Boston Bruins vs Detroit Red Wings: Not Your Average 1-vs-8.


Apr 5, 2014; Boston, MA, USA; The Boston Bruins bench reacts after a goal during the third period against the Philadelphia Flyers at TD Banknorth Garden. Mandatory Credit: Bob DeChiara-USA TODAY Sports

The regular season is over for the Boston Bruins, and we’ve got a lot to look forward. We’ve got at least four exciting games between the first seed Black and Gold, and the surprisingly dangerous eighth seed Detroit Red Wings. While a lot of people say the Bruins will easily handle the Red Wings, there are a few X-factors that I’m sure Claude Julien and the coaching staff are looking out for.

The Wings are finally getting back to full strength. They went 39-28-15 with a team that was desperate for serious talent when their stars got hurt. The Wings ended up using thirty seven players this season (Eight of them were rookies who made their NHL debut’s this year.). Pavel Datsyuk is back in the line up for Detroit, finally back to one hundred percent after his knee injury. Henrik Zetterberg and Jonathan Ericsson, who were both down due to surgeries (back and finger respectively), could easily be ready near the end of the first round as well.

The Red Wings players buy into their system the same way the Bruins do. Neither team has a Sidney Crosby or a Alex Ovechkin. The great thing about that is, that neither team needs them. They play to a team concept, and the players on both squads believe in it. The Bruins bought in and won the conference. The Red Wings bought in out of strategic necessity to stay alive to reach the postseason.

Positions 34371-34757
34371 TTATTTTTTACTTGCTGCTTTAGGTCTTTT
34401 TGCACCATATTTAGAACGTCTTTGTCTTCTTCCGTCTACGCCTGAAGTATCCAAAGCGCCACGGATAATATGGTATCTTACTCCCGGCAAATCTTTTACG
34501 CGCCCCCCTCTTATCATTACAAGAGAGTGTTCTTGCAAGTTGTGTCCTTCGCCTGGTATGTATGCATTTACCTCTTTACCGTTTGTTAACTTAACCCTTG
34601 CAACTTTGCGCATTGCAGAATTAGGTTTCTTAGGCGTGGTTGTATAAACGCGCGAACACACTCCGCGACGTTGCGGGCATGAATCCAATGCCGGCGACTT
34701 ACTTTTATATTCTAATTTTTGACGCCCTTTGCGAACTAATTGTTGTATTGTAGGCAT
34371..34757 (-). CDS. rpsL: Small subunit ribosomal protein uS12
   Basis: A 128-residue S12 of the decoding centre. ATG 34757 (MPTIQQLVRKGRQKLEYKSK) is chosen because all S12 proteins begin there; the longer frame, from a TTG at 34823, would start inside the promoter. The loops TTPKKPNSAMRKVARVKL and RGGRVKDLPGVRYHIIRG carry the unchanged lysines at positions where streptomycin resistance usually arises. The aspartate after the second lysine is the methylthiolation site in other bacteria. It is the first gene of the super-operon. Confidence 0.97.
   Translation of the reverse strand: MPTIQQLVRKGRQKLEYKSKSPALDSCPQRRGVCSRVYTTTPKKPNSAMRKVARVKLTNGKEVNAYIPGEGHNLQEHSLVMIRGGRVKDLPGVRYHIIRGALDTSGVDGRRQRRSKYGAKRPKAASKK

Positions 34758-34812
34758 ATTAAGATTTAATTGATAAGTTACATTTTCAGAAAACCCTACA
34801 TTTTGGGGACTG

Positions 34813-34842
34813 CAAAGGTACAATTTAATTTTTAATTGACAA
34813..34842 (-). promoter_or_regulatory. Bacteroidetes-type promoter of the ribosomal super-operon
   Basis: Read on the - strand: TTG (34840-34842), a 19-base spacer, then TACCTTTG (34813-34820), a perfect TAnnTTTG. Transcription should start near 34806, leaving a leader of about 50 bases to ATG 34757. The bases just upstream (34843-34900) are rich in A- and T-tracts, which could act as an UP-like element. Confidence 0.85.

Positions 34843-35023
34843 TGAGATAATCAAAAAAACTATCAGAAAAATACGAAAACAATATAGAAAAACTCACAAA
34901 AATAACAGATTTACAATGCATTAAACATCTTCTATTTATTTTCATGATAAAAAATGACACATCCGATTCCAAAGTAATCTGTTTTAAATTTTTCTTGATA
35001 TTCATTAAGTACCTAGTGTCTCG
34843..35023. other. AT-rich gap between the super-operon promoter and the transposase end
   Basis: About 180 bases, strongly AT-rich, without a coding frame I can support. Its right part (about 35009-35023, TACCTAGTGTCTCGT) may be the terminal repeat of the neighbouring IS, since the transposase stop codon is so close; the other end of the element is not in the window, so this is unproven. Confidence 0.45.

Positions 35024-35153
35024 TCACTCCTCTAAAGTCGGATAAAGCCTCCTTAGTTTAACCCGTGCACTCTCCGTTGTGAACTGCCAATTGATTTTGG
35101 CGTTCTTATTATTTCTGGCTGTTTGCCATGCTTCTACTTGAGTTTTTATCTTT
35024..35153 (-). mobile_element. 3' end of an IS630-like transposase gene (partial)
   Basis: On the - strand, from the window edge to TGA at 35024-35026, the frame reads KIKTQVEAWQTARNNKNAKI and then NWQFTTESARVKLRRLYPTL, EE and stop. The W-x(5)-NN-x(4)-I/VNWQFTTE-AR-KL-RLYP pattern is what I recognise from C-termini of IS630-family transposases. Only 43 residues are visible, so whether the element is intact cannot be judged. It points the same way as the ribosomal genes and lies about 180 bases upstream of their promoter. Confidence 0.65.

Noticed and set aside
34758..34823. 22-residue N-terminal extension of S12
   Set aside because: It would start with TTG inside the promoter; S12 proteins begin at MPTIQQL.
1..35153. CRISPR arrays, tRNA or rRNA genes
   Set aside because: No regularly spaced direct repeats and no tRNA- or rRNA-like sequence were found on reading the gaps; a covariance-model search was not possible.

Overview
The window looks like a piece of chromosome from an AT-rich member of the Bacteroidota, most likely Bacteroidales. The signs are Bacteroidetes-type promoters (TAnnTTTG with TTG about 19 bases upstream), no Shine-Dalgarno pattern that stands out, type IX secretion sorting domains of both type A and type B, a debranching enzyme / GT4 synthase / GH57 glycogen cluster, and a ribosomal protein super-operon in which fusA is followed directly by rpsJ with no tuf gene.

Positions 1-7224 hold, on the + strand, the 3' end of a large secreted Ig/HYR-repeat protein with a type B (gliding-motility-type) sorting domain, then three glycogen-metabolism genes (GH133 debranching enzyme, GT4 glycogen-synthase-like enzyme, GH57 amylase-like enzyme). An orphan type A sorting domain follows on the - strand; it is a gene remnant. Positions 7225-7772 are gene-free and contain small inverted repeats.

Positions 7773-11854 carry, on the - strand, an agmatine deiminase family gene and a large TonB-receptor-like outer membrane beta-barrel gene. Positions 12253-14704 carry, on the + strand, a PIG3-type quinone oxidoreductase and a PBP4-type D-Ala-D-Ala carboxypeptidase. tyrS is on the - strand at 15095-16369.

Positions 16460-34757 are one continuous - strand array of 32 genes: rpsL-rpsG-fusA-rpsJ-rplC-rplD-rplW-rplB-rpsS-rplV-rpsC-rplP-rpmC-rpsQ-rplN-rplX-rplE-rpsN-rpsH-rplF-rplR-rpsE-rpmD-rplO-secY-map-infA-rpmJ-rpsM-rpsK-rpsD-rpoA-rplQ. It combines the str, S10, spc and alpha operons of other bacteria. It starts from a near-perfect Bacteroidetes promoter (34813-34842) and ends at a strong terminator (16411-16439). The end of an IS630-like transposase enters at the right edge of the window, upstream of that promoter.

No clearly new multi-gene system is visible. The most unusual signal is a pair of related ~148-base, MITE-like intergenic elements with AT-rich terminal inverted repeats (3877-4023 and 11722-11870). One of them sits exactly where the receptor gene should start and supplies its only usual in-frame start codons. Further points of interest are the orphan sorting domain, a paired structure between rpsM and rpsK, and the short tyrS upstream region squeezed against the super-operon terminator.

The Bruins will also need to watch the speed of Detroit. Detroit can get into the heavy grind game with Boston, but it wouldn’t be to their advantage. The Wings have been known for Datsyukian levels of speed and finesse, and if they play to that strength, the Black and Gold could start getting Black and Blue.

There are several silver linings to this match up. First, the last time these teams ran into each other Gordie Howe was on the ice.  The Bruins bested them in five all the way back in 1957. Back then, it was the Red Wings that were the number one seed. We can also be thankful that this match up won’t have the animosity your average Bruins-Canadiens game will have. It won’t be a garden party, but it certainly won’t be the slue-footing, cheap shoting, heaving boarding, punch and turtle play we’ve seen from the only Canadian team to make it into the playoffs this year.

It’s not hard to make a case for the 6-1 drubbing they handed the Bruins as being the worst loss Boston faced all season.